Using Assistive Technology
Assistive Technology (AT) is a generic term that includes assistive, adaptive, and rehabilitative devices and the process used in selecting, locating, and using them.
AT promotes greater independence for people with disabilities by enabling them to perform tasks they formerly could not accomplish, or had great difficulty accomplishing, by providing enhancements to or changed methods of interacting with the technology needed to accomplish such tasks.
According to disability advocates, technology, all too often, is created without regard to people with disabilities, and unnecessary barriers make new technology inaccessible to hundreds of millions.
Universal (or broadened) accessibility or universal design means excellent usability, particularly for people with disabilities. But, argue advocates of assistive technology, universally accessible technology yields great rewards to the typical user; the good accessible design is universal design, they say.
The classic example of an assistive technology that has improved everyone’s life is the “curb cuts” in the sidewalk at street crossings. While these curb cuts surely enable pedestrians with mobility impairments to cross the street, they have also aided parents with carriages and strollers, shoppers with carts, and travelers and workers with pull-type bags, not to mention skateboarders and inline skaters.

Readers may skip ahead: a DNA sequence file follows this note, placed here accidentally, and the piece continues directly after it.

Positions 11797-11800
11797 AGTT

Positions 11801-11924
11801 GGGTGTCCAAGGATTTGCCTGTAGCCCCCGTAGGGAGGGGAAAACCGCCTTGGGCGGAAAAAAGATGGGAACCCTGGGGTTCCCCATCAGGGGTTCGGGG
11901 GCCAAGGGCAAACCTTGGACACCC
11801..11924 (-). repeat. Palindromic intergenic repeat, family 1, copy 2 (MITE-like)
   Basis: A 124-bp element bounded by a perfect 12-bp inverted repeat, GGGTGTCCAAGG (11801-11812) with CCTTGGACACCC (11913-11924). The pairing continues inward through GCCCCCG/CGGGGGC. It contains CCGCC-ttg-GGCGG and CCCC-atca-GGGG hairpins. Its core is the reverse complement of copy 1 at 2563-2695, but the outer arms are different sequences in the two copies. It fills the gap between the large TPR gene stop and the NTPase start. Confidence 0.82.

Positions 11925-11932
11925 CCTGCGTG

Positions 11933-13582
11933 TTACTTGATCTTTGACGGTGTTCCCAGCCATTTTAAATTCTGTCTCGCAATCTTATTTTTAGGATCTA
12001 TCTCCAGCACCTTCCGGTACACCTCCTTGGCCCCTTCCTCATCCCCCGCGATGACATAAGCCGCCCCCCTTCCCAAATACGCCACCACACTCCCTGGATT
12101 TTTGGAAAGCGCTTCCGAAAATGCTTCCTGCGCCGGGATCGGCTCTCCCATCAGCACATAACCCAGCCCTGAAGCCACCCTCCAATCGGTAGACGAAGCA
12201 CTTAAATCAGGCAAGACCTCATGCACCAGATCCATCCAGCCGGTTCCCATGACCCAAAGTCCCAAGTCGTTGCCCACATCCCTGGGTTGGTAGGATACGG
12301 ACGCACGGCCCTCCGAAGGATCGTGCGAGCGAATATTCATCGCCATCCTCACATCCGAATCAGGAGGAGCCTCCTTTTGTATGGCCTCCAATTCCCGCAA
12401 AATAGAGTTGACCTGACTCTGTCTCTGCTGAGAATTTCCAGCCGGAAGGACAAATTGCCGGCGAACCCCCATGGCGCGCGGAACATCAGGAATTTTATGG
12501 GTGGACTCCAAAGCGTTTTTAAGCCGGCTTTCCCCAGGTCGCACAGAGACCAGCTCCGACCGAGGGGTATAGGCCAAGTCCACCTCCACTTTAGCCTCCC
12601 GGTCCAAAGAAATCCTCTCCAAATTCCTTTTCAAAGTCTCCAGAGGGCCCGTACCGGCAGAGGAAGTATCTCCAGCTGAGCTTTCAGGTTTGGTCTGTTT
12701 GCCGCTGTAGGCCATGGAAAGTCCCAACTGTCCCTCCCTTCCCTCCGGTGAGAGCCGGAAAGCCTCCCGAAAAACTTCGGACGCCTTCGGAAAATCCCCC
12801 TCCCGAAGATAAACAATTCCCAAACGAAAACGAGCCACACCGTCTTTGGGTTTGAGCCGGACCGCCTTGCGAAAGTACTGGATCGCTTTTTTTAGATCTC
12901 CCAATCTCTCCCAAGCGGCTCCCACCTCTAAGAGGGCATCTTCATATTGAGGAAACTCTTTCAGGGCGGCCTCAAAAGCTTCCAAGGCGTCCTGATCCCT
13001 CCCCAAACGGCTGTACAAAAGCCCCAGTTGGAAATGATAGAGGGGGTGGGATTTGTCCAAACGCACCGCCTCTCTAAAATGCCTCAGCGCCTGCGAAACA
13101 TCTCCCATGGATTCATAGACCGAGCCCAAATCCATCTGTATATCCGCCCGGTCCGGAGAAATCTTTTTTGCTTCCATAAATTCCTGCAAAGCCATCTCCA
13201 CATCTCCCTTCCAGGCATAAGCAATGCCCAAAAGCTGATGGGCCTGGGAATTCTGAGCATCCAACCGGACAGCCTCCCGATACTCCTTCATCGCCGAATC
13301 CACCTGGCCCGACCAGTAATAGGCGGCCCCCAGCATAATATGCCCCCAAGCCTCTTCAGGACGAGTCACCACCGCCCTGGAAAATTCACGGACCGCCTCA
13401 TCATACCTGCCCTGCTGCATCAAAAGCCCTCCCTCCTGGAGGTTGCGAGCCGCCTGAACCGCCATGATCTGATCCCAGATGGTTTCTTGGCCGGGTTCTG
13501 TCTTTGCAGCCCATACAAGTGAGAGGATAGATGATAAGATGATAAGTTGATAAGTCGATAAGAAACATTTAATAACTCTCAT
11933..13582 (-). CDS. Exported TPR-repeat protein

Ellen uses Assistive Technology to go about her day-to-day life – both at home and in college. Ellen has Cerebral Palsy and has difficulty controlling her body – she can access her Assistive Technology using two head switches.
Through these head switches, Ellen can drive her powered chair, communicate with people, access the computer and internet and control her TV and household…
Augmentative Communication Devices
These are devices that help people communicate easily and an example of this device is a Dynavox. Augmentative and Alternative Communication (AAC) refers “to an area of research, clinical, and educational practice.
AAC involves attempts to study and when necessary to compensate for temporary or permanent impairments, activity limitations, and participation restrictions of individuals with severe disorders of speech-language production and/or comprehension, including spoken and written modes of communication
Sara Pyszka – A DynaVox Success Story
Sara Pyszka has sung the national anthem at two major league baseball games, led the Pledge of Allegiance at the 2004 Republican National Convention, and performed several original compositions in front of live audiences.
Sara also lives with the effects of cerebral palsy and cannot walk or talk. She, a college sophomore, uses her DynaVox Vmax to speak her